Definition of synoptic in English:

synoptic

Line breaks: syn|op¦tic
Pronunciation: /sɪˈnɒptɪk
 
/

adjective

1Of or forming a general summary or synopsis: a synoptic outline of the contents
More example sentences
  • The chapter seems more like a review than a synthesis, and I found myself more than once wishing for a more crisp, synoptic summary of the primary arguments of the schools and of the chapter.
  • The final volume includes a directory of the 1400 contributors, a synoptic outline of contents, and a 61-page index.
  • We have written a brief synoptic introduction to each of the parts.
1.1Taking or involving a comprehensive mental view: a synoptic model of higher education
More example sentences
  • Finally, our model provides a more synoptic view of pilferage effects than found in any of these previous papers.
  • Oracles become quite different things when they are removed from live time, and viewed under a synoptic gaze in the dead time of history now passed, in closed narratives, done and dusted, with closing credits and ‘The End’ at the end.
  • As expected, both gastropods and bivalves show remarkably similar Ordovician diversity trajectories on a global scale, thus lending support to the synoptic model of global evolutionary faunas.
2Relating to the Synoptic Gospels.
More example sentences
  • In John, although there are a few parabolic sayings, there are no parables comparable with the synoptic tradition.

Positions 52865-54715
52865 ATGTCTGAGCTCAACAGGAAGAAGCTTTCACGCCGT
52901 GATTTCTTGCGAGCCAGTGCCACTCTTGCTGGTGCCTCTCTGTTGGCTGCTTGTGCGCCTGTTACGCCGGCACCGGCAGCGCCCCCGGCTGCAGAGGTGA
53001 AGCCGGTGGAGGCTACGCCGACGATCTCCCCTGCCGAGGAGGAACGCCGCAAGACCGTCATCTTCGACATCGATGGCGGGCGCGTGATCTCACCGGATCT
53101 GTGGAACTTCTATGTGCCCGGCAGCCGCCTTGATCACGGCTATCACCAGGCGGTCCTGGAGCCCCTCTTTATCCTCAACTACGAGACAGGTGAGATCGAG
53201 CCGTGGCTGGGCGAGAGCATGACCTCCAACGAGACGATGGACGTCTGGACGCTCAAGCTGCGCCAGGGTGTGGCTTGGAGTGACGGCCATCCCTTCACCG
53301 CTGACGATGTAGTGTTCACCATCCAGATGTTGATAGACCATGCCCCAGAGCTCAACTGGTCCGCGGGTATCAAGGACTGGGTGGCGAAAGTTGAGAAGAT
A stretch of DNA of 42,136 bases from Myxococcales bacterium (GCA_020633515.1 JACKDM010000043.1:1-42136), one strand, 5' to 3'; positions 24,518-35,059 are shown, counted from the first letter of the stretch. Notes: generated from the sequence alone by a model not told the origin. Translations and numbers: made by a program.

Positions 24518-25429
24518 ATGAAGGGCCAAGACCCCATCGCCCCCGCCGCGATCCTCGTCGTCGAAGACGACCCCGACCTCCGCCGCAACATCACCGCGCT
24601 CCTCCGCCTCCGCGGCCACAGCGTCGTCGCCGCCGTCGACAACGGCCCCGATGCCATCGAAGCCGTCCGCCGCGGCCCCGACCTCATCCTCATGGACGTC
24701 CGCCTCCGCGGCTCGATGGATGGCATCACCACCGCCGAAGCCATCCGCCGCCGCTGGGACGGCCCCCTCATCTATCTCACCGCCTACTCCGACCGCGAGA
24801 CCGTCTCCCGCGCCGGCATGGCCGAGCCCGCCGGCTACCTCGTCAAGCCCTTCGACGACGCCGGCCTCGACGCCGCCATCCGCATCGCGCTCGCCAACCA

• Nevertheless, this impressive volume is another significant step forward in the challenge to the hegemony of ‘the Two Document hypothesis’ in synoptic studies.
  • These highly Lucan traditions about Mary do not prevent him from inserting in another place the synoptic tradition valuing Mary on a different, common ground.

noun

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(Synoptics) The Synoptic Gospels.
More example sentences
  • In the Synoptics, the most characteristic form is the parable: a fresh, pithy, and often paradoxical story set in the everyday world of Jesus' time, and used above all to develop Jesus' key theme: the kingdom of God.
  • A related argument in this regard is that only John's Gospel portrays Jesus as claiming to be God; and since it is later than the Synoptics, the claims are the result of an evolution in Christian theology.
  • When God speaks in the Synoptics, God too uses ‘Bible-speak.’

Origin

early 17th century: from Greek sunoptikos, from sunopsis (see synopsis).

Derivatives

synoptical

adjective
More example sentences
  • The Earth's rotation regimes coincide with tide fluctuations and synoptical processes in the atmosphere.
  • Lowry's interpretation of his liberal education in support of personal motives illustrates the privilege embedded in the synoptical perspective that Iola adopts.
  • But as soon as participant data become available, the synoptical data are replaced.

synoptically

adverb
More example sentences
  • The need to synoptically characterize physical and biological properties of this large, inhospitable and remote ocean over long time periods leads to the use of satellite data.
  • Only these ‘smart’ systems can allow us to think and act synoptically on a planetary scale.
  • The book concludes with an examination of applied ecology and of popular culture, again necessarily synoptically.

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